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  cap badgePrivate James Joseph McHugh

1st Battalion Irish Guards
Service No: 11899

James Joseph McHugh grave

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Personal details

Family Information

Son of Denis and Mary McHugh of 3 Third Corgary, Aghyaran, Castlederg, Co. Tyrone. From the 1911 Ireland Census - Address - 3 Third Corgary, Castlederg, Co. Tyrone - Denis McHugh aged 60, Mary Anne McHugh aged 51, Denis McHugh aged 27, Mary Anne McHugh aged 25, Catherine McHugh aged 23, Margaret Ellen McHugh aged 21, James Joseph McHugh aged 19, Bridget McHugh aged 16, Cecily McHugh aged 13. James' Pension was awarded to his mother Mary and father Denis on the 30/04/1918 and the 01/01/1919.

Born / Resided

Castlederg, Co. Tyrone / Coatbridge

Died

Killed in Action on the 09/10/1917 at the Battle of Poelcapelle (part of the 3rd Battles of Ypres/Passchendaele)

Enlisted

Belfast

Employed

(No data. If you have details, please add a comment)

Age

27

Buried / Remembered

Artillery Wood Cemetery (XI. E. 6), West-Vlaanderen, Belgium

Cemetery / Memorial Information

At the time of the Armistice, the cemetery contained 141 graves (of which 42 belonged to the Royal Artillery), but it was then greatly enlarged when graves were brought in from the battlefields and small burial grounds around Boesinghe. There are now 1,307 First World War casualties buried or commemorated in this cemetery. 506 of the burials are unidentified but special memorials commemorate 12 casualties known or believed to be buried among them.

Additional Information

The Battalion arrived at Le Havre on the 13/08/1914 and were part of the 1st Guards Brigade, Guards Division. James fell at the Battle of Poelcapelle on the 09/10/1917. This was part of the The Battles of Ypres (3rd Ypres), 31st July – 10th November 1917: the Battles of Ypres, 1917.. The British finally got what they had wanted since 1914 : the opportunity to attack at Ypres and breakout of the confines of the salient of trenches around it. Often known as the 3rd Battle of Ypres or Passchendaele, the offensive began with encouraging gains but terrible summer weather soon bogged it down. By August the offensive was clearly failing in its objectives and had descended into attritional fighting. New techniques by both sides led to agonisingly slow forward movement for the British, at enormous cost in casualties to both sides. Bad weather in October led to the battlefield becoming an impossible quagmire. Until July 1917, the village of Boesinghe (now Boezinge) directly faced the German front line over the Yser canal, but at the end of that month, the Battle of Pilckem Ridge pushed the German line back and Artillery Wood, just east of the canal, was captured by the Guards Division. They began the Cemetery just north of the wood when the fighting was over and it continued as a front line cemetery until March 1918. James was reburied in Artillery Wood Cemetery (see photos). See photos for James' Medal Index Card, his Army Register of Soldiers Effects, his Service Medal and Award Rolls, his listing in the Ireland Casualties WW1, another photo of James' Grave, his CWGC Grave Registration x 3, his Reburial Form, his Headstone Report x 2, James and family names on the 1911 Ireland Census x 2, Artillery Wood Cemetery, James' Pension Records x 3 and the Irish Guards Cap Badge. James' grave inscription reads "IN FOND REMEMBRANCE R.I.P". Finally see photos for the Castlederg War Memorial x 3. James' name (listed as Joseph) was added to the Memorial in November 2001.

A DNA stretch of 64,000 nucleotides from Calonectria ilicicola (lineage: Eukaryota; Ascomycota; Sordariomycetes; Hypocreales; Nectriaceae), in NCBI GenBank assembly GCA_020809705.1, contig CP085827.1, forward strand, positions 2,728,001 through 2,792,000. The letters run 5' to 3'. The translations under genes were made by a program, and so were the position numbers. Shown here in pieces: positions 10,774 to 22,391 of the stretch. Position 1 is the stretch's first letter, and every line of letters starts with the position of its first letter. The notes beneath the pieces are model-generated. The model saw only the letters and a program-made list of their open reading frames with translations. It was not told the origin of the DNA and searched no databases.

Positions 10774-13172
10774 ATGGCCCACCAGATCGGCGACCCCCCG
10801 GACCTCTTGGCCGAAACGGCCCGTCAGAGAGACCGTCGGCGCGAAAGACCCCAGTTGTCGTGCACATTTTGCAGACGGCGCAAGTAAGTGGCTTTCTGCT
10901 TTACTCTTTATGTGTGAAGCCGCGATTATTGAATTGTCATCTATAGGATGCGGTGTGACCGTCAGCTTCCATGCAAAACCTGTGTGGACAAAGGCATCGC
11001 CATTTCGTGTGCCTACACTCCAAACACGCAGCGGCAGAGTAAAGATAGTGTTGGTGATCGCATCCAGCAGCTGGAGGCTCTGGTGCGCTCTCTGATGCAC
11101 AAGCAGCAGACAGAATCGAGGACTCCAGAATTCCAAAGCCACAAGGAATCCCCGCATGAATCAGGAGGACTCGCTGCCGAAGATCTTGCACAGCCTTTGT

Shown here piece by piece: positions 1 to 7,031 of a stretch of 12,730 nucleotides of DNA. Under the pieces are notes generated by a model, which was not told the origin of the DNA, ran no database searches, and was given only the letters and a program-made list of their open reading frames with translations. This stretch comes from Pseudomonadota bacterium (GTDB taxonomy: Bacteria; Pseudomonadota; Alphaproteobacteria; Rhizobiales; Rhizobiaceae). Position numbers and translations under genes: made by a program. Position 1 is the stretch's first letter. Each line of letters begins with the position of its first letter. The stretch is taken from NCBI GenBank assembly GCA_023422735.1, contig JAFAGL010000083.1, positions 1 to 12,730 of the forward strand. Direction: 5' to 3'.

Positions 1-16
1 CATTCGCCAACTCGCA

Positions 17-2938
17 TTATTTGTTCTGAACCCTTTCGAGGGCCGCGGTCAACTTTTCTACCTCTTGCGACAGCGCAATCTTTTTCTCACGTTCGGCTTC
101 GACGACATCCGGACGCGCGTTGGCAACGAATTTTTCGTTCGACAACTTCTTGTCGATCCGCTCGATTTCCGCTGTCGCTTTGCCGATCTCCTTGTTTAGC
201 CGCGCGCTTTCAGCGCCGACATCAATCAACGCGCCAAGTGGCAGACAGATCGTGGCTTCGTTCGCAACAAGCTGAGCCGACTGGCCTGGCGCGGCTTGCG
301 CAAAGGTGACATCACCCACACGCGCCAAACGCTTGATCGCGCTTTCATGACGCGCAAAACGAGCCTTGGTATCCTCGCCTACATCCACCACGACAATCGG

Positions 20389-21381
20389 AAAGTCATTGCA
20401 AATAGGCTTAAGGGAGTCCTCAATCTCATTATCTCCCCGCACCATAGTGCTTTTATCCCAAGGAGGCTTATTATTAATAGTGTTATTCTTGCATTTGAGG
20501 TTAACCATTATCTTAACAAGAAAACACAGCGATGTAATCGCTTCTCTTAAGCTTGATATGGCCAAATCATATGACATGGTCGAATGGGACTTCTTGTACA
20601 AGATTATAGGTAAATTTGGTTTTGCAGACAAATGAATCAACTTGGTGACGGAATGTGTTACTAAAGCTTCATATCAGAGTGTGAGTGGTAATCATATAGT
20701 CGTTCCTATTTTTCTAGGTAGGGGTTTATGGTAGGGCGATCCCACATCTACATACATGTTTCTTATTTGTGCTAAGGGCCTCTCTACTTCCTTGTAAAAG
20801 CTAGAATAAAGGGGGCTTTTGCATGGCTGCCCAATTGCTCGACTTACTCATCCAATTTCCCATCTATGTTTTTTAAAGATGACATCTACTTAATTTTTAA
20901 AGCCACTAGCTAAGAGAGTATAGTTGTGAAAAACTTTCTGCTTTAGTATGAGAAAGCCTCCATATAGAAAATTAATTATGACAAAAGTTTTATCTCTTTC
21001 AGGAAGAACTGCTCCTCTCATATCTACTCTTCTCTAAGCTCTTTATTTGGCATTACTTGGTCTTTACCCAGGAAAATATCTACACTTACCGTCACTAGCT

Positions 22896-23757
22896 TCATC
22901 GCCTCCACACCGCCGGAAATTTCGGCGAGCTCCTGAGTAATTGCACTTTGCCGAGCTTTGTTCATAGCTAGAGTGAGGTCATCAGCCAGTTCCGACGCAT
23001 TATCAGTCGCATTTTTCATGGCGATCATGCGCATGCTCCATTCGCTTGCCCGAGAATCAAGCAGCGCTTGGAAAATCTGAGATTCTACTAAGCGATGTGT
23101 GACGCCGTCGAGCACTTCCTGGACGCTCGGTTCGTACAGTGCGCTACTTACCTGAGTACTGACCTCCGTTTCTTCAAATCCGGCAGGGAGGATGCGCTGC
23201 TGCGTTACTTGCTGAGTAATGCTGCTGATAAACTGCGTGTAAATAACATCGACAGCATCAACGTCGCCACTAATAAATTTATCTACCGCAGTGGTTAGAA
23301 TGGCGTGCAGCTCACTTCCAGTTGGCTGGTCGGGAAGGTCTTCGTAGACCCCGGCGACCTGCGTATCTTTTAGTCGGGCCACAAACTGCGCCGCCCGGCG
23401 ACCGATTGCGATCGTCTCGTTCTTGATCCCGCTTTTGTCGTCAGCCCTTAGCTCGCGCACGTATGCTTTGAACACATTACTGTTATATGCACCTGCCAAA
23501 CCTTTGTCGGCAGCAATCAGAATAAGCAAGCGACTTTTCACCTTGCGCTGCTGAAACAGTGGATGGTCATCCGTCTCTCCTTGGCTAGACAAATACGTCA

Photos
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